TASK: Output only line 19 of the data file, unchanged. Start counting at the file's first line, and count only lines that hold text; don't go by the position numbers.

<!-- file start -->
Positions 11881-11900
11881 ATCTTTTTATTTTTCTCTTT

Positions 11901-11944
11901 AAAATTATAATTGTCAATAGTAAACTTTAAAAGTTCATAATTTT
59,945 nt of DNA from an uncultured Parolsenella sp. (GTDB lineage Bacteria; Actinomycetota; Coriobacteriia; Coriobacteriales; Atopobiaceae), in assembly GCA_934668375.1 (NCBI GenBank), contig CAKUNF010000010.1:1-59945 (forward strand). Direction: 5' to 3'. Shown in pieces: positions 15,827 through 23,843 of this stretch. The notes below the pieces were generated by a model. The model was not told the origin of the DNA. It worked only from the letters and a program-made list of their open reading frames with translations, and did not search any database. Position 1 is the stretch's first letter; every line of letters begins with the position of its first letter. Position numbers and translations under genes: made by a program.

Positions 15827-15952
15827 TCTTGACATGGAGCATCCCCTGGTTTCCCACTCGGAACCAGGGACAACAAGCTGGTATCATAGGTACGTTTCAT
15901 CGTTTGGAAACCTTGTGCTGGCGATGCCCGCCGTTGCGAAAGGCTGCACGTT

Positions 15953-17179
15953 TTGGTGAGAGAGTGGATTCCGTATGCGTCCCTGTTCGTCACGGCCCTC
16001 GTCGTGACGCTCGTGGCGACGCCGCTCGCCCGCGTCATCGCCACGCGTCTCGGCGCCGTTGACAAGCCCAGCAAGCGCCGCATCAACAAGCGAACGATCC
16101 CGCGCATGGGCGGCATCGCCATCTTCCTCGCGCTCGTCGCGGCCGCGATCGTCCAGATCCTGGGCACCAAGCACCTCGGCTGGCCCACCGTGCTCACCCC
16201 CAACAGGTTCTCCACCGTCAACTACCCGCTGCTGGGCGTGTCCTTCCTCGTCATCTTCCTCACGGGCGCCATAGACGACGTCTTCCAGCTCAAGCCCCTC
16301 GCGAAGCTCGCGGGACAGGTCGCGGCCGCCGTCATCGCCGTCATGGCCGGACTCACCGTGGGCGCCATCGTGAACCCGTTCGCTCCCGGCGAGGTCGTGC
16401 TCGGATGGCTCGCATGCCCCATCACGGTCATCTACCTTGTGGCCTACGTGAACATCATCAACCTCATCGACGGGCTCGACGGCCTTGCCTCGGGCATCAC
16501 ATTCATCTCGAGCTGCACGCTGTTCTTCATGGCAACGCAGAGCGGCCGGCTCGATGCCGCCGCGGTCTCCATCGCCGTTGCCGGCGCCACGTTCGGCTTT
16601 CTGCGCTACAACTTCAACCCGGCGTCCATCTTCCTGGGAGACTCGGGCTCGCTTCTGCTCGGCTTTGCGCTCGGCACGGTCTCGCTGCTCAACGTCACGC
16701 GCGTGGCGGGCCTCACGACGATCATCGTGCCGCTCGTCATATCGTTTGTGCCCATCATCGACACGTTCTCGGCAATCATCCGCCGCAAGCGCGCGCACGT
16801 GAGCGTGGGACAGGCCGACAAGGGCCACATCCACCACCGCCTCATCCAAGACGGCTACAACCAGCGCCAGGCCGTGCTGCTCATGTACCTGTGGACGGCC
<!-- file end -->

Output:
16801 GAGCGTGGGACAGGCCGACAAGGGCCACATCCACCACCGCCTCATCCAAGACGGCTACAACCAGCGCCAGGCCGTGCTGCTCATGTACCTGTGGACGGCC